2017 Hurricane Season- Is it the Most Destructive One Ever?


Hurricane Maria, the strongest hurricane of the season, just north of Dominica.

Caleb Ritzheimer

This year has seen a multitude of hurricanes with destruction we have never seen before.

Many are asking whether this season is apocalyptic in scale. It’s no wonder the theory that the world would end September 23rd was so widely believed. But in truth, how does the 2017 hurricane season measure up to past years?

Is it the worst yet?

Within a month of each other, three devastating storms hit America or its territories – Harvey flooded Houston in August, Irma devastated Southwest Florida in early September, and Maria reduced Puerto Rico to a near-wasteland later that month.

Despite those attacks from Mother Nature, hurricane season still isn’t over.

Hurricane Nate hit coastal Louisiana over the weekend, and Tropical Storm Ophelia just formed out in the Atlantic, (although it won’t threaten America).

Devastation in Puerto Rico after Hurricane Maria.

To be fair, this hurricane season is unique and dangerous in several ways. This is one of only six years that multiple category 5- or maximum intensity- storms have formed, and also hit land. Four hurricanes have made landfall in America thus far. There’s no doubting that this year has brought, and may continue to bring, unspeakable devastation. But it’s only fourth place right now for the number of recorded storms, nowhere near the apocalyptic 2005 hurricane season. Many of us are too young to fully remember. But that was the year that Hurricane Katrina swamped New Orleans, the year that Hurricane Wilma- the most intense hurricane to ever form- battered Cancun and south Florida, and the year that Hurricane Rita caused a deadly traffic jam in Houston that killed many more than the storm itself did.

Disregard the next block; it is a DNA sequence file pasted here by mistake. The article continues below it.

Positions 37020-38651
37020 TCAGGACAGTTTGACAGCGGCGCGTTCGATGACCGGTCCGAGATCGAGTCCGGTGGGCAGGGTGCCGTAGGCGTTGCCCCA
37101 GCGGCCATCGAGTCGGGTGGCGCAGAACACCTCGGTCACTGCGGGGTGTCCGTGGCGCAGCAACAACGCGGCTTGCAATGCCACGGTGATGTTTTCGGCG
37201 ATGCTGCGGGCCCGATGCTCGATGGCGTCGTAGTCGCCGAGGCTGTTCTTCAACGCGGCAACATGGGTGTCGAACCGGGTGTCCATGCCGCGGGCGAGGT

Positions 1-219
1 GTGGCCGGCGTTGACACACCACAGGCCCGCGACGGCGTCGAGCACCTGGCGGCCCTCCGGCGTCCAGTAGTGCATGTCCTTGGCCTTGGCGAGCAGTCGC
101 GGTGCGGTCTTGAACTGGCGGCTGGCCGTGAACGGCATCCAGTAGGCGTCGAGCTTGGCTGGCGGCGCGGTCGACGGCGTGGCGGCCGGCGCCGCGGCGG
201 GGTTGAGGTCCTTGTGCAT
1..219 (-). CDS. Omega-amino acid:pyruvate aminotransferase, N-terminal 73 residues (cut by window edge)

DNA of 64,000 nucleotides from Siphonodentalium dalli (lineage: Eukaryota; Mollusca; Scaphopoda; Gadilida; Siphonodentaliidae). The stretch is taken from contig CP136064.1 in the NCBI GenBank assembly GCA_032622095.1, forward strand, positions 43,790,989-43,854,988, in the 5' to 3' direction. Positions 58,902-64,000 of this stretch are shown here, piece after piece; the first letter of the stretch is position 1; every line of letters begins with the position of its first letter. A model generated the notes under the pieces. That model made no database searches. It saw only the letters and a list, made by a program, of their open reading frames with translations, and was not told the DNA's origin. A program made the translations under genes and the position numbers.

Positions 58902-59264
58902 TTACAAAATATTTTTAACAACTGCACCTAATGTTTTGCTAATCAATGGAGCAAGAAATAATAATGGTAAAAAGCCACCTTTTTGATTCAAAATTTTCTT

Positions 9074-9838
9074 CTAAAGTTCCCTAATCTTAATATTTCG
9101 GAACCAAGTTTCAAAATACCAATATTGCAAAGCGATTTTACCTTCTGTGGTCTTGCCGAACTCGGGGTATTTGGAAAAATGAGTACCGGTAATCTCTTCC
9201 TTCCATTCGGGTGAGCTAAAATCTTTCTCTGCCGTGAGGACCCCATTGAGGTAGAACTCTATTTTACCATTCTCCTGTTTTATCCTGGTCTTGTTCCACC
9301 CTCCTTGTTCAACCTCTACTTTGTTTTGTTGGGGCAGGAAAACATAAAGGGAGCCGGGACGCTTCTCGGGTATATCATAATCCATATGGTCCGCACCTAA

Certain models predict that due to Hurricane Harvey, this season will be costlier than 2005, but it has not been quite as devastating or active. In fact, so many hurricanes formed in 2005 that the list of names ran out, and meteorologists were forced to use letters of the Greek alphabet to name storms.

This year, we’ve only reached the letter O. Although the 2017 hurricane season has been undeniably cataclysmic, it could have been far, far worse, and pales in comparison to the disaster that was 2005 and the havoc that it wreaked on the Atlantic basin.

Hurricane Wilma, the strongest recorded hurricane, about to hit the Yucatan in October 2005.

Some point to global warming as the cause of the recent hyperactive hurricane seasons, and truthfully, this cannot be fully denied.

Hot water in the Gulf is essentially hurricane fuel, and increasing air and sea temperatures will likely lead to stronger hurricanes. Nonetheless, global warming can’t be entirely blamed for the recent increase in strong storm systems – to a certain degree, hurricanes form by random chance by interaction of oceanic currents and warm air moving off Africa. Global warming has not been proven to increase instances of tropical waves, or African pre-hurricanes, nor does it affect all areas of the Atlantic Ocean equally or change ocean currents.

One theory states that hurricanes are steered by a mass of high-pressure air in the ocean west of Portugal called Azores High, which moves slowly over the course of thousands of years. When it moves a certain way, hurricanes are mostly steered towards the Atlantic coasts of Florida and the Caribbean, as they are now. However, when it moves a different way, as it did around 500 years ago, catastrophic hurricanes routinely strike the Gulf coast of North America and Mexico.

Soil samples from Central America show that in the early 1500’s, a gigantic hurricane, unlike anything ever seen before or since, unequaled in strength, hit the area and caused the collapse of local Mayan cities.

This was long before global warming set in.

All we can do is hope that this high-pressure air mass west of Portugal stays the way it does now and doesn’t trigger a new, incomprehensibly intense epoch of hurricanes.

The situation right now is less than ideal, but it could be far, far worse.